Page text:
So, rack up millions of dollars in damage to unlock faster and heavier cars, and listen to the Marmite game MC announcer “Striker”, as he welcomes you to yet another event via “Crash FM”, stitching together the soundtrack a la Queens of the Stone Age - Songs for the Deaf.

Playing Now (Original/Emulation) #

Revisiting this game every year always brings the same pleasure as that love at first sight moment. Enough even to overcome the Oasis-stained, Lynx body spray and hair-gel rooted memories of my youth. Coincidentally, I found a Lynx/Axe billboard within the PS2 version, posted alongside ads for Need For Speed 2: Underground, and Battlefield adverts. A time before targeted ads, EA clearly had a target demographic.

Burnout 3: Takedown In-game advertising Axe, Need for Speed 2 Underground

Regardless of anti-aphrodisiacs, I do have the original game disc for PS2, and the XBOX version via an archaic XBOX 360 backwards compatible digital purchase. Through the wonders of technology, you can also emulate using the PS2 game disc on PC via PCSX2. This is the version I’m playing with nowadays on my old i7 3700K / GeForce GTX 980 Ti at 2560×1440 resolution. There’s even a fan-made widescreen patch which I just discovered when capturing screenshots for this article.

If you do emulate via PCSX2, there’s an issue where the sky doesn’t render and leaves a black void (Issue #563). Easy-fix is this: Simply make sure before you choose a course to play, make sure you’re using the software renderer (F9 keyboard shortcut to hot-switch between software and hardware), then once loaded, you can switch back to hardware rendering using the F9 keyboard shortcut.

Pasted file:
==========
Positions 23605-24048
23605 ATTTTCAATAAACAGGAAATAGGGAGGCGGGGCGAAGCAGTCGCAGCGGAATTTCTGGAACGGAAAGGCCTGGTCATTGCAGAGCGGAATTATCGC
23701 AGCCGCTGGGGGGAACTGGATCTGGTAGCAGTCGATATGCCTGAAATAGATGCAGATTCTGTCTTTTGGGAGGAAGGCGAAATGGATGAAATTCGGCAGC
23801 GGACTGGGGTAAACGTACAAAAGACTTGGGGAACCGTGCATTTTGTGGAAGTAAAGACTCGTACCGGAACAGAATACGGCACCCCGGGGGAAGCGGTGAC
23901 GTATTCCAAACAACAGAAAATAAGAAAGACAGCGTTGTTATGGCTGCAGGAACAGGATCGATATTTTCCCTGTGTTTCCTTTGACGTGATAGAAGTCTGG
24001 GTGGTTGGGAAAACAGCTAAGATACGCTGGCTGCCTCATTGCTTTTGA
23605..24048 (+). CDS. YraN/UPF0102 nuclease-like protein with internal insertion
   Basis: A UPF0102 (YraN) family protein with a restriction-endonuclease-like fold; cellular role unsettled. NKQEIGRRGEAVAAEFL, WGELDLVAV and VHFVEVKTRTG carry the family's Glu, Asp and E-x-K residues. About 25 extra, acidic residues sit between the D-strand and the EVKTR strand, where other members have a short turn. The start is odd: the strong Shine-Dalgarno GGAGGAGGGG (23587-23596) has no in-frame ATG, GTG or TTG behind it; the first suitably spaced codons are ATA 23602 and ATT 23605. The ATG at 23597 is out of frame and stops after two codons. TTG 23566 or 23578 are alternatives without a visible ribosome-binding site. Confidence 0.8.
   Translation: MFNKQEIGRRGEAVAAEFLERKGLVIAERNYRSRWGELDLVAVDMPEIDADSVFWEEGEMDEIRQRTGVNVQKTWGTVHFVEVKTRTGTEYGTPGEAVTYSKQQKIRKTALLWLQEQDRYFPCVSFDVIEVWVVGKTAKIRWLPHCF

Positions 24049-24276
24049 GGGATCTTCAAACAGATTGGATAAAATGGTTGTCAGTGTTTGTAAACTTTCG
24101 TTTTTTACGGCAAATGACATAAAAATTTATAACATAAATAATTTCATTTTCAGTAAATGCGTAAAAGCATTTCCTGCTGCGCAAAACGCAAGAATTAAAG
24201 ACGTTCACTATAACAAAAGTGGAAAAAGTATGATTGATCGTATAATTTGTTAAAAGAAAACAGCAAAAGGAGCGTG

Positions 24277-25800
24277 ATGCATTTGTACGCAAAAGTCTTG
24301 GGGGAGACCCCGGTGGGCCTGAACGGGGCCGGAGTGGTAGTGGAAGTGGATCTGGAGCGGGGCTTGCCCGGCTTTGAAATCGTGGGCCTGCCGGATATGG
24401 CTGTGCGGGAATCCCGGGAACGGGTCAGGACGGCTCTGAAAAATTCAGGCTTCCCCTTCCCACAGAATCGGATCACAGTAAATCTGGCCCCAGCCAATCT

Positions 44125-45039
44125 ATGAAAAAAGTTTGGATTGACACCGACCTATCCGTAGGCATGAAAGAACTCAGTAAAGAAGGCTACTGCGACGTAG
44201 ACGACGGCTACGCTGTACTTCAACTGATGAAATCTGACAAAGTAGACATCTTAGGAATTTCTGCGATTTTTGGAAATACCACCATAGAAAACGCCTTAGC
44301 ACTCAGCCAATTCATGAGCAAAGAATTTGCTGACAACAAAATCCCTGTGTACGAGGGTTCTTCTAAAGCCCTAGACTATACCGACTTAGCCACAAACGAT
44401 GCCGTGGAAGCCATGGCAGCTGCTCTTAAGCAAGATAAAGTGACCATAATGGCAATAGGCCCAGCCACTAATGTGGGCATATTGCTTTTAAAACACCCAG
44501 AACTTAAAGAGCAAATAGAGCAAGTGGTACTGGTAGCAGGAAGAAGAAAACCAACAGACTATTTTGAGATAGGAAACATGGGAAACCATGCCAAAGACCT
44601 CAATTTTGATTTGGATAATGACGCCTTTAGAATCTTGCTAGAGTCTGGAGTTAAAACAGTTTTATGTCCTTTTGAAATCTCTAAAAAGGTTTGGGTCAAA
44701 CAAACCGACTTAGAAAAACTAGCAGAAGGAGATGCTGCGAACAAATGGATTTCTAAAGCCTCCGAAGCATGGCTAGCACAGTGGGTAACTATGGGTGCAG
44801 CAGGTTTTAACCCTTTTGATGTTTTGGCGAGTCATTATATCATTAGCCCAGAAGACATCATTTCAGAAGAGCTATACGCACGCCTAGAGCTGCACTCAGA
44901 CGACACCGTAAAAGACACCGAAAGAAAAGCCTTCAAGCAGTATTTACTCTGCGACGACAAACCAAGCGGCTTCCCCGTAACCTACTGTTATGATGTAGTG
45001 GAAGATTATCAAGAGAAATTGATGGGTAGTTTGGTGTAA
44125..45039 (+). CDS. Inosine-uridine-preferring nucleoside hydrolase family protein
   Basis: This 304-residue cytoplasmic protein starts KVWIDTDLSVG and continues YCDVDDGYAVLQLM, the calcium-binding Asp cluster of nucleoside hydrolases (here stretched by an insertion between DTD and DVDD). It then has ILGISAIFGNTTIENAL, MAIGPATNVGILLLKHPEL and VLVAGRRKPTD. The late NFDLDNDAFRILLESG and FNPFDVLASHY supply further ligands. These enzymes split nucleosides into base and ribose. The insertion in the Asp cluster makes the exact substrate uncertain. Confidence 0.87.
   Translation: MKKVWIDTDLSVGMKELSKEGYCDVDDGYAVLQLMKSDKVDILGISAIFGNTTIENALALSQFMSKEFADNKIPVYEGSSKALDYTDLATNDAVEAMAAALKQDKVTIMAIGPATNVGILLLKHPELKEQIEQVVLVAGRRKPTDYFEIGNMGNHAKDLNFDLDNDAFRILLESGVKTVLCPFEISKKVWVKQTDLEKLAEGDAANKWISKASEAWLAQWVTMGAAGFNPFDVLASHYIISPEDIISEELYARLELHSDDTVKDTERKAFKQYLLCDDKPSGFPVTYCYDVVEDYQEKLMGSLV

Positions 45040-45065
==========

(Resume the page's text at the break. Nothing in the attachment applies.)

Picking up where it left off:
Apparently there is good XBOX emulation too these days via Xemu. Alas, I don’t yet have the XBOX DVD version to dabble with this.

Downhill… #

The only peculiarity I find is that no other Burnout game I’ve played since has come close to this majestic third title. The PSP entry Legends was an admirable facsimile; I couldn’t get past the agonisingly slow hand-holding tutorial of Dominator (PSP); and 2008’s Paradise felt loose, bloated, and bland in comparison.

Driving between events with a Sat-Nav feels too real and mundane in comparison to the immediacy of Takedown’s neat, large-type menus. A couple of clicks and a few seconds to load. Straight into 2–5 minutes of being in “the zone”, seemingly hard-wired to the brain’s hormonal drip-cycling of adrenaline and dopamine.

Burnout 3: Takedown menu

How did it all go so wrong in the 4 years following Takedown? Too slow, too fast, too dull. Never feeling natural or connected again.

The recent 4K HDR conversion of Paradise even makes it frustratingly hard to visually decode at speed (on my OLED at least), with far too much contrast and shadow. As the game wasn’t designed for it, changing gamma/brightness/contrast settings just washes it out. Ultimately, I was almost immediately bored with the free-roaming, unfocused road network of Paradise, and that’s the death-knell of any game for me these days. Hook me in twenty minutes or I’m bouncing off elsewhere (unless there’s some seriously strong recommendations from trusted friends to persevere, as was the case for me and Nier: Automata; another story for another day).

And so, the sense of fun and velocity escaped the Burnout series in such a rush. Perhaps the timeless, zen-like state of flow that is 3 can be captured once more in a reincarnation? I should really try Dangerous Driving, the spiritual successor to Takedown from members of the original Criterion development team. They even have a sequel on the way: Dangerous Driving 2. Could it really surpass Takedown in its purity and simplicity, sound, and motion?

Oh the times, they are a-changing. Except, they’re not. At least, not yet. The now 17 year-old Burnout 3 is still my favourite driving game ever, and remains as excellent as it ever was. If you’ve never had the pleasure, there are very few games I can recommend as highly as this one, regardless of your tastes: Burnout 3: Takedown is a must play.

This review was originally featured as a guest post over at Super Chart Island.